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Title: Working between art and forestry : towards an ecology of practices
Author: Clarke, Jennifer
Awarding Body: University of Aberdeen
Current Institution: University of Aberdeen
Date of Award: 2015
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This thesis is an anthropological inquiry into how art comes to be made in and about forests, and how forestry, art practice and anthropology could be mutually enriched. Drawing primarily on more than two years of fieldwork (2009 - 2012) it examines some of the overlapping interrelationships that emerge through working in the interstices between art and forestry in Scotland, by paying attention to the grounds of artists' and foresters' interests and practices as they operate in specific instances. This thesis also investigates pertinent aspects of forestry management such as forest design and landscape planning, as well as foresters' approaches to interpretation and the role of art in the context of public forestry in Scotland, considering the contemporary issues for the 'multi-purpose' management of such complex ecological and social systems. The points of intersection between the fields of art and forestry are axiological as well as practical. This thesis explores diverse ways of working in as well as with art and forestry, that in different ways are concerned with questions of agency, ethics, and aesthetics, ways of seeing, materials and material processes. It reviews different approaches to art, from more traditional examples of permanent sculptural works commissioned for public forests, to projects by artists whose work engages explicitly with the ethics and politics of working forests, and with people, as well as aspects of forestry management as I mention above. Moreover, my research also explores some of the correspondences between art and anthropology, and works towards one way of doing anthropology 'with' art rather than an anthropology 'of' art. This is revealed in correspondences between art and anthropology, which this thesis explores through practical and conversational experiments that chime with skilled ways of working in both art and forestry. While critical of the apocalyptic visions and utopian politics that often accompany ecological thinking, this thesis is correspondent with forms of contemporary ecological art praxis. The research is offered as a contribution to such ways of working, which reveal the interweaving political, philosophical and ethical implications of ecological perspectives.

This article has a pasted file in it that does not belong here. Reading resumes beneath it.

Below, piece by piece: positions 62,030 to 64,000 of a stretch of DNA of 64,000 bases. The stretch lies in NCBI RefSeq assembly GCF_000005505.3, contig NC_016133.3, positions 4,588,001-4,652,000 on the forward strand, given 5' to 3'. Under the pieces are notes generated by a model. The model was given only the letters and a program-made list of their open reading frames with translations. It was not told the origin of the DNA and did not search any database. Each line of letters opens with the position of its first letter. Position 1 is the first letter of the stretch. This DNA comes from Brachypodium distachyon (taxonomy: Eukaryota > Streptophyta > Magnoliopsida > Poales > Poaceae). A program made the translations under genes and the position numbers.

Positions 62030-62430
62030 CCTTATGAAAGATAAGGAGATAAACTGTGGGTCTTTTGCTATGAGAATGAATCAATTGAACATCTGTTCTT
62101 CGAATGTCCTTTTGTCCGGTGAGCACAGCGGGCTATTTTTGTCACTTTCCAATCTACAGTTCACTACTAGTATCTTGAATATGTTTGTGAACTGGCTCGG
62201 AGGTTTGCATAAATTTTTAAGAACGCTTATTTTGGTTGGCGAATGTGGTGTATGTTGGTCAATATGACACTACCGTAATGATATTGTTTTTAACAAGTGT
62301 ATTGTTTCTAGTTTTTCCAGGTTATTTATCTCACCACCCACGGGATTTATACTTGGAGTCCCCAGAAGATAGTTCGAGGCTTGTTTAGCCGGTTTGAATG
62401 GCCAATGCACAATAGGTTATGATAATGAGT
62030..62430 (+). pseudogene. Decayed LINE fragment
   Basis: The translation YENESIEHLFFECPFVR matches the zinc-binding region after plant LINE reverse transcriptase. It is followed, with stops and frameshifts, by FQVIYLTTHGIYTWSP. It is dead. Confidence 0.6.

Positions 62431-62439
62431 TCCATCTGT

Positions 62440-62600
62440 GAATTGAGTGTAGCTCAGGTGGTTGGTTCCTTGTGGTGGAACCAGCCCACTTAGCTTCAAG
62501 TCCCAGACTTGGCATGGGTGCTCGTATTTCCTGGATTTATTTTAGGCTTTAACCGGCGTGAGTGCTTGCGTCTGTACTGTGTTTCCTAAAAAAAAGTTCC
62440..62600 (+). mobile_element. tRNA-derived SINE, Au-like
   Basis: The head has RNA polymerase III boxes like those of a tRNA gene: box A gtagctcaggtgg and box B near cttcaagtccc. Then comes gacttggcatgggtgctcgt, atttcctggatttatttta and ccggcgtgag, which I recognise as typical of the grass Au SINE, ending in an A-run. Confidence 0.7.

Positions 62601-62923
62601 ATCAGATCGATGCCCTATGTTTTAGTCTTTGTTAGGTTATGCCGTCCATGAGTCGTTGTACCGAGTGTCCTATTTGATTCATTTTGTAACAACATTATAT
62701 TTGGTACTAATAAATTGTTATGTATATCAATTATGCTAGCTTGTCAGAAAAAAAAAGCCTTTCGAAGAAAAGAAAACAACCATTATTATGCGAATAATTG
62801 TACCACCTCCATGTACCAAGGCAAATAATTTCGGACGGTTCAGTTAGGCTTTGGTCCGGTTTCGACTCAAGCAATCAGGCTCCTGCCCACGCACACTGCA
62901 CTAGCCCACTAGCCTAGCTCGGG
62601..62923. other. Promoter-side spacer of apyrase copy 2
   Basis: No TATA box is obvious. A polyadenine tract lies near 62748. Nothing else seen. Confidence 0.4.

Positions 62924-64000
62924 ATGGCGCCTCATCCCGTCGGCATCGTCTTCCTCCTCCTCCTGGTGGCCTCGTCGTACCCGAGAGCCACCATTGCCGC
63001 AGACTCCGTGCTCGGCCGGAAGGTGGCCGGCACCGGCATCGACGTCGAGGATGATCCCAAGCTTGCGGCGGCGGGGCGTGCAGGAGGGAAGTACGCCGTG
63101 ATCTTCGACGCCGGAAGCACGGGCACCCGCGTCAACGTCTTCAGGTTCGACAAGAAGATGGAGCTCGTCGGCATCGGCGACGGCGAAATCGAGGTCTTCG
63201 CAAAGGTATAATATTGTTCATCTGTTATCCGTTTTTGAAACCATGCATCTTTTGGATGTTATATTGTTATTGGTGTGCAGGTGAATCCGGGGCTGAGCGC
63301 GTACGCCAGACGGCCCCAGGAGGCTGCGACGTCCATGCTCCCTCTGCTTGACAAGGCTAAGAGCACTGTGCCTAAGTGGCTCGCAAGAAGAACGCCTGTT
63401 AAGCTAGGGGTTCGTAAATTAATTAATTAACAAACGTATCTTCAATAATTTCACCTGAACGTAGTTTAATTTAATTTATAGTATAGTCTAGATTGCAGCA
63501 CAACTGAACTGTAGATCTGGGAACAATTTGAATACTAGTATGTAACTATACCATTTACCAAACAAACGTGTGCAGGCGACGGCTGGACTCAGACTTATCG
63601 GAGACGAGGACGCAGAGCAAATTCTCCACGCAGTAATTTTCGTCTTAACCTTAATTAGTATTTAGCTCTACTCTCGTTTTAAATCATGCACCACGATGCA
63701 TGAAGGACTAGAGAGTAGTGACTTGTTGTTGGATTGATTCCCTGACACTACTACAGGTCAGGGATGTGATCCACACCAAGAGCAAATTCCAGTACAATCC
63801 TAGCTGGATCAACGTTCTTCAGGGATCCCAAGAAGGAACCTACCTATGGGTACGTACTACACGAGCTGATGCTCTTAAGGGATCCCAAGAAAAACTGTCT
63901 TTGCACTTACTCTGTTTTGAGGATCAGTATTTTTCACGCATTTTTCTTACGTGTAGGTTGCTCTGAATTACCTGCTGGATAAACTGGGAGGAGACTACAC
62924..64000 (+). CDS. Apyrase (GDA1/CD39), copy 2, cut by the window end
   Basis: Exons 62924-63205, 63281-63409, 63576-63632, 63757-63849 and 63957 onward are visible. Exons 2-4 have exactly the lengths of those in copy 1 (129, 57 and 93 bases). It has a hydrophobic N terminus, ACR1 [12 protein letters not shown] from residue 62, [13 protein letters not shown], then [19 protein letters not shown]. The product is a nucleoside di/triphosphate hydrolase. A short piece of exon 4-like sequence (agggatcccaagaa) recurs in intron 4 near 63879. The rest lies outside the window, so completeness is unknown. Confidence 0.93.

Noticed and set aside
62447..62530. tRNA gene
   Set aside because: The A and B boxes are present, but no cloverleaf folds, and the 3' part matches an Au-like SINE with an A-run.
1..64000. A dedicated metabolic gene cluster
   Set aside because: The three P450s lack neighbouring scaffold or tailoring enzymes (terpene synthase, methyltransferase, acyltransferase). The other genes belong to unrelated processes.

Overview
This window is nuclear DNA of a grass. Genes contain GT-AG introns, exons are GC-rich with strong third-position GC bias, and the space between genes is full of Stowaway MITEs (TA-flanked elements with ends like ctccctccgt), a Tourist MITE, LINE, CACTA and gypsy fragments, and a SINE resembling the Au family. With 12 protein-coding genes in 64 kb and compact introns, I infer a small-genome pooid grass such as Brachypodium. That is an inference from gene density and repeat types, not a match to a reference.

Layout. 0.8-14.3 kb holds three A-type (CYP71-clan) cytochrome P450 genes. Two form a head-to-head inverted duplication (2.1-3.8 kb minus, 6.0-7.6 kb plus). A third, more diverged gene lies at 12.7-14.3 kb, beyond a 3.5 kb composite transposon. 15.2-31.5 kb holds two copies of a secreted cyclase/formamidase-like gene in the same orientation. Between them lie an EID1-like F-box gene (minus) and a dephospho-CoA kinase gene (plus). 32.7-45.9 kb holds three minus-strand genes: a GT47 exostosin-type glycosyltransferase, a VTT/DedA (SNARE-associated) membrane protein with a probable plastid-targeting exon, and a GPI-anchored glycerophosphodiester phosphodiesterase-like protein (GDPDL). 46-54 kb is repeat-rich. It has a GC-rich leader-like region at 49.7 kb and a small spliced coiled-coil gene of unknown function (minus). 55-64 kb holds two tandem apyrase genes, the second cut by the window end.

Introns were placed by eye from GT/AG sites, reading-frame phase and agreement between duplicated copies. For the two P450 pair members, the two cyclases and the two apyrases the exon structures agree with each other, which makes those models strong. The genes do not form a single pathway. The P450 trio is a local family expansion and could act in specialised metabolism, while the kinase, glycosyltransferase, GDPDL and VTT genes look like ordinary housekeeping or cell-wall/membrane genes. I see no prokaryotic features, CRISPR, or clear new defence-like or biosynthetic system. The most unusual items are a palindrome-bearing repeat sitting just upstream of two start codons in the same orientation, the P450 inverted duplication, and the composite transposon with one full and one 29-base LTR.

Supervisor: Not available Sponsor: Not available
Qualification Name: Thesis (Ph.D.) Qualification Level: Doctoral
EThOS ID:  DOI: Not available
Keywords: Art ; Forestry ; Forestry management ; Outdoor art